This part of the brain processes sensory memories – sound, sight, taste, smell, and touch. When it becomes hyperactive in extremely stressful situations it may encode and store traumatic memories in vivid detail but without the timestamp that is normally created by the hippocampus.

The amygdala is also very important when it comes to the Linen Cupboard Metaphor. It is responsible for flagging traumatic memories as being dangerous. If the amygdala is damaged (as can sometimes happen in cases of PTSD/complex PTSD), then it may not be able to properly identify threatening or fearful memories, and they may not be properly stored in the brain.

The Linen Cupboard Metaphor – Putting it all together

So, what does this mean for people with PTSD/complex PTSD? Well, it means that their traumatic memories are often stored in a way that is not accessible to their conscious memory. The memories are still there, they just may not be accessible to the person’s conscious mind. This can result in them having fragmented or dissociated memories of their traumatic experiences. It also means that it can be very difficult for them to make sense of these memories.

Returning to the linen cupboard metaphor, any type of sensory information (sight, sound, taste, smell, touch) that reminds us (either consciously or unconsciously) of the traumatic experience, opens the linen cupboard door wide open and all the memories fall out in a turbulent unprocessed pile of pain and trauma.

What makes the experience even scarier is the fact that since the memories are not timestamped, the person experiences them as though they were happening in the present moment. The memory acts as a flashback, taking the person back to the sights, sounds, smells and other sensory cues they were experienced when they were experiencing the trauma. They get to relive the trauma over and over again, whenever a sight or a sound or a smell unconsciously opens the cupboard.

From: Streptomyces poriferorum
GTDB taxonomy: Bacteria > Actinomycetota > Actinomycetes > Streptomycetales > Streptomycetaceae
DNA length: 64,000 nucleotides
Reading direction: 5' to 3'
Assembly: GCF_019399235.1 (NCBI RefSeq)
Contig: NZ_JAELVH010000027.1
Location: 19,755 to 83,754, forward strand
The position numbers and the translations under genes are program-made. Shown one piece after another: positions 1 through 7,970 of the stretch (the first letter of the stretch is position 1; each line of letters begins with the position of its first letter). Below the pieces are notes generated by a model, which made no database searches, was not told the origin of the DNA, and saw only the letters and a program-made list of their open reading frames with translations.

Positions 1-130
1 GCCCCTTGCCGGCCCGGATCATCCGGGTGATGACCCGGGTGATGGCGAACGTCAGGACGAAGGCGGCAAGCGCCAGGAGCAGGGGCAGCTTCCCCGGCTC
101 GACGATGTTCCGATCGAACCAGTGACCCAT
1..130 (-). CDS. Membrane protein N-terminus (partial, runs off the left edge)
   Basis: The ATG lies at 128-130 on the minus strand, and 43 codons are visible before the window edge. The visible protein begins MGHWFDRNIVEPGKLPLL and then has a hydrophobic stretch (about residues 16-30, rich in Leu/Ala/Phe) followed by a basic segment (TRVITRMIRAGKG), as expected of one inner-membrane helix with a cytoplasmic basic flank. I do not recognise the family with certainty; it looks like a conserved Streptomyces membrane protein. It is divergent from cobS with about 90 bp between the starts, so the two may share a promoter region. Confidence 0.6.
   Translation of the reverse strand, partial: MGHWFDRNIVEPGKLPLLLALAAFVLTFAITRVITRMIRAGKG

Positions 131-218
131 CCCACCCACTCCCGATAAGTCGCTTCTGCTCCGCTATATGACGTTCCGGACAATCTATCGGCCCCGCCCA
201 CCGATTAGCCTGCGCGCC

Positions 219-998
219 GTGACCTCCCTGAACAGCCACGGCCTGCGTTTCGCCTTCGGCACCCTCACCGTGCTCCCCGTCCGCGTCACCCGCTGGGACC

This is why it can be so difficult for people with PTSD/complex PTSD to deal with their memories. They are constantly being bombarded by sensory reminders of their traumatic experiences.

The Linen Cupboard Metaphor – You must sort out your memories

Extending the metaphor, if the person does not sort out the linen cupboard then it will remain in the same disarray it was in before. The next time the door is opened, the same thing will happen.

The only solution is to sort out the cupboard. The memories need to be gently taken out, examined, and reorganized. Then they need to be put back in the correct part of the cupboard. This is a metaphor for bringing memories into conscious awareness without attempting to avoid or banish them. This should be done with an appropriately qualified and trauma-informed therapist.

Once processed, the memories will be stored and integrated into the proper part of the brain in the same way as “normal” memories. The traumatic memories will be integrated into one’s life narrative so they become accessible in a less psychologically distressing manner. They will no longer need to be desperately avoided, denied, or repressed.

It is of course important to remember that the Linen Cupboard Metaphor is just that – a metaphor. It does not provide us with a complete picture of how traumatic memories are stored in the brain. However, it can help understand some of the complexities involved in this process.

Disclosure: Please note that some of the links in this post are affiliate links. When you use one of my affiliate links, the company compensates me. At no additional cost to you, I’ll earn a commission, which helps me run this blog and keep my in-depth content free of charge for all my readers.